Story at a glance
- The coronavirus pandemic has pushed some Americans to switch to online grocery shopping.
- Grocers say that those who do shop in person are spending less time at the store.
- Experts are concerned that the pandemic will exacerbate existing health disparities and food insecurity.
The American grocery store aisle has long been an iconic symbol of the United State’s particular brand of capitalism. Or rather, brands.
Walking down the cereal aisle, frozen in awe and indecision at the sheer number of choices, is a right of passage for many immigrants and visitors from other countries. But the COVID-19 pandemic has hastened the transition to online grocery shopping for some, and those who still visit their local supermarket or grocery store don’t have time to wander and wonder.
Before the coronavirus pandemic, the average shopper spent about 41 minutes in the grocery store, according to the American Time Use Survey, an average that has been growing over the last two decades. But that’s changing.
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“One thing we’re seeing across all retailers is less trips. And in retail, the trip is precious, just precious. And they have stepped back significantly. The basket is gone up to counter that, so it was supposed to come out even. But the nature of it is that with the way the store is set up now, it becomes more transactional. There’s much less of a value in merchandising, etcetera, because folks want to get in and get out,” Walter Robb, the former Whole Foods Markets co-CEO, said during an online panel reported by Winsight Grocery Business.
Major grocery store chains, which consumers have trusted the most for cleanliness during the pandemic, are experimenting with new models as shoppers settle into online grocery shopping routines. Amazon-owned grocery chain Whole Foods opened an online-only store in New York — an epicenter of the pandemic in the United States — on Sept. 1 that had been planned even before the coronavirus outbreak.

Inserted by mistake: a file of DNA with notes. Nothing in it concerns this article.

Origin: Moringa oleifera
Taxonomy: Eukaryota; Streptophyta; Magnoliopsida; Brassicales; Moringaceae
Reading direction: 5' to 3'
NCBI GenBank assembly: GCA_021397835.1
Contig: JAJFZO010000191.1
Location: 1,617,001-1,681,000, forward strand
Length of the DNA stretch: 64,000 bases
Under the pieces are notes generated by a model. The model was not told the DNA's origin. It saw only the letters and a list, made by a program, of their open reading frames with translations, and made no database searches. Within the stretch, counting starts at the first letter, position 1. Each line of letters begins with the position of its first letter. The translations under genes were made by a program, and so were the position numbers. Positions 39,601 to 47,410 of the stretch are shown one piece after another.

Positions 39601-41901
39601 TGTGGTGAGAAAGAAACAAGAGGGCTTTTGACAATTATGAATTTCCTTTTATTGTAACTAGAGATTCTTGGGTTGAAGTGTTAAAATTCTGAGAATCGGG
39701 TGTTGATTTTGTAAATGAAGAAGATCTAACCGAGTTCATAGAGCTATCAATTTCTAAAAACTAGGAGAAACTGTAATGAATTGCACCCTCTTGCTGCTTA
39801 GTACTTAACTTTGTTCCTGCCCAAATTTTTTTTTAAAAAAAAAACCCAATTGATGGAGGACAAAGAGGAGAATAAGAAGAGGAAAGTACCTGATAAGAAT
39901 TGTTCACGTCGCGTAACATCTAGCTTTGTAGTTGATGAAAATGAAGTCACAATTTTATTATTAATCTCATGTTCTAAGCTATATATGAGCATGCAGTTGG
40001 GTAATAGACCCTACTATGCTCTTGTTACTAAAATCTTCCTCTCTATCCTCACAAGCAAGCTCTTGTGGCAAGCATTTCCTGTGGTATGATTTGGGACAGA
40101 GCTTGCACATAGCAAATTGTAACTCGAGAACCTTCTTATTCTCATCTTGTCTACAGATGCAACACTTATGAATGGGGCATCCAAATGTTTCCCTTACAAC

But brick and mortar stores aren’t disappearing entirely — yet.
“The thing about e-commerce is that it’s relatively small — about 7% [market share] — and it has all of these inherent demand issues and some really profound cost-of-service issues. But the big thing is that it’s incremental,” Kurt Jetta, founder and executive chairman of consumer analytics firm TABS Analytics, said in a webinar reported by Supermarket News.
So while the TABS Analytics’ 8th Annual Food and Beverage Consumables Study published in August reported an increase in business online and decreases in person, Jetta said it wasn’t as big as expected.
Still, grocery shopping just isn’t the same anymore. With shoppers spending less time in stores, many of them are falling back on trusted brands and favorite comfort foods. And this means the health disparity between high and low-income Americans is growing, The Washington Post reported.
“There are two different reactions to covid — a small number who are getting health conscious and reacquainting themselves with real food, and a larger group that is going with comfort food that is cheap and shelf-stable,” Dariush Mozaffarian, a cardiologist and dean of Tufts University’s nutrition science school, told the Post.
So grocers are reordering their best-selling items and suppliers are cutting back on diversity to save production costs. Online shopping only compounds this issue, as people are more likely to search for known brands than scroll endlessly through many different options, limiting the reach of newer and smaller brands. Targeted advertising then reinforces past buying habits, making it harder for consumers to change their habits.
“A system is being unleashed to take advantage of those who have fewer choices. Lower-income neighborhoods are already targeted, and with e-commerce they will receive a flood of unhealthy products,” Jeff Chester, executive director of the Center for Digital Democracy, told the Post. “No one is looking behind the digital curtain to see how it affects those most at risk.”
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